Unable to detect this,
memcpy() would try to copy this
large number of bytes from
heap until it
would trigger an access violation. So, determining the exploitability of a
vulnerability such as this, boils down to whether the attacker can control
the size of the overflow or not.
One solution to situations similar to the above, is to try and provide a
two, such that would produce an
integer underflow and wrap around to a size that suits the attack scenario.
But there are many occasions where this is not possible, so let’s assume
this is the case.
Since inducing an underflow is out of the question and there are no
arithmetic operations that could provide control over the overflow size,
another solution would be to look at
Gobbles’ apache-scalp exploit for BSD systems in 2002, solved a
similar case by abusing the fact that the BSD
memcpy() stores the
number of remaining bytes to be written in a stack variable. So, by overwriting this value, an attacker could dynamically control the overflow size. Though, in this case, the overflow copies data from the stack to the heap, so again this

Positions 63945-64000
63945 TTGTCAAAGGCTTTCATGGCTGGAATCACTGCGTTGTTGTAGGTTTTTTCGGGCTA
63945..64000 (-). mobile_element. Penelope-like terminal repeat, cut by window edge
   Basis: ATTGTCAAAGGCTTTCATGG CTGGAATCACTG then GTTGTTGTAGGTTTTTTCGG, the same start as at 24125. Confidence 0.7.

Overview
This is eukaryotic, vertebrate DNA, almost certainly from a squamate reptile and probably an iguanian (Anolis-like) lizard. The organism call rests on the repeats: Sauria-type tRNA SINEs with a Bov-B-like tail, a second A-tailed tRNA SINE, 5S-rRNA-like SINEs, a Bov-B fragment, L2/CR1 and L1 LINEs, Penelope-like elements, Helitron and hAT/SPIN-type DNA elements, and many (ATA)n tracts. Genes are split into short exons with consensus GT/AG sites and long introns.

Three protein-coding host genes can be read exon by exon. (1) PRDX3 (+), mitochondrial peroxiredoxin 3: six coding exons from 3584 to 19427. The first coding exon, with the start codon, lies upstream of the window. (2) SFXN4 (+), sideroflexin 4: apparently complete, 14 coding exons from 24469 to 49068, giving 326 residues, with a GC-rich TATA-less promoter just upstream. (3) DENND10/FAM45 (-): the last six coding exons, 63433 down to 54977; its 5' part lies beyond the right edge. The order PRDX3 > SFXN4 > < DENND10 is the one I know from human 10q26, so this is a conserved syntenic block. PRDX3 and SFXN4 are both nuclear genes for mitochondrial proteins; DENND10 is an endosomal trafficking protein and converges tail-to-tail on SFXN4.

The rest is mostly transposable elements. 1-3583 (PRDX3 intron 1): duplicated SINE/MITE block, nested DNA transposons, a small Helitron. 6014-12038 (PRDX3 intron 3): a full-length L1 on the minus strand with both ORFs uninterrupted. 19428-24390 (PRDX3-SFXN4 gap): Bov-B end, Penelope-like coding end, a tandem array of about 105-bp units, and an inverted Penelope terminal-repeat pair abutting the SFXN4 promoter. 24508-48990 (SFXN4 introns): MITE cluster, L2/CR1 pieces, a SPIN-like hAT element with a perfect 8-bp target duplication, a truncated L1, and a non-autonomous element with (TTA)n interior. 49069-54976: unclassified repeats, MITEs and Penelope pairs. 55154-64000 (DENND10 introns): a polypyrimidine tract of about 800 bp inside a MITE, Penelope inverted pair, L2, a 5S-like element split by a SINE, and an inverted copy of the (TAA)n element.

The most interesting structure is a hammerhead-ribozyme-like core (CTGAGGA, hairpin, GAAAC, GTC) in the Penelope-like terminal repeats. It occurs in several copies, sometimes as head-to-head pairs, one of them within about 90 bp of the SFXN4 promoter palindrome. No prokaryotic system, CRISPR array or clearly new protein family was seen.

would not work.
If there is no “conventional” way to control the overflow size, then how about
trying to stop or delay it? Imagine, that the snippet above was part of a large threaded program. Then, in theory, there could be a thread race condition
situation (not necessarily a bug) that would allow us to use a portion
of the overflown memory from one thread,
before the preempted thread that does the
reaches a protected/unmapped area. But even if such a thing was possible,
how would we debug this?
The Linux kernel uses a scheduler with dynamic priorities, that supports preemption. This means that at any given moment the thread being executed can be replaced by another thread that is considered by the scheduler as more
Since the scheduling happens in the kernel, it should be “accessible” from a
kernel module. So, by using SystemTap we should be able to monitor the
preemption. Indeed, we could use the
scheduler.cpu_off probe to
do something like:
global goflag = 0, interesting_pid = 0
# probe scheduler every time a task is switched
# if execution reached the interesting point
# find the pid and base (dynamic) priority of
# the tasks involved
prevpid = task_pid(task_prev);
nextpid = task_pid(task_next);
prevprio = task_prio(task_prev);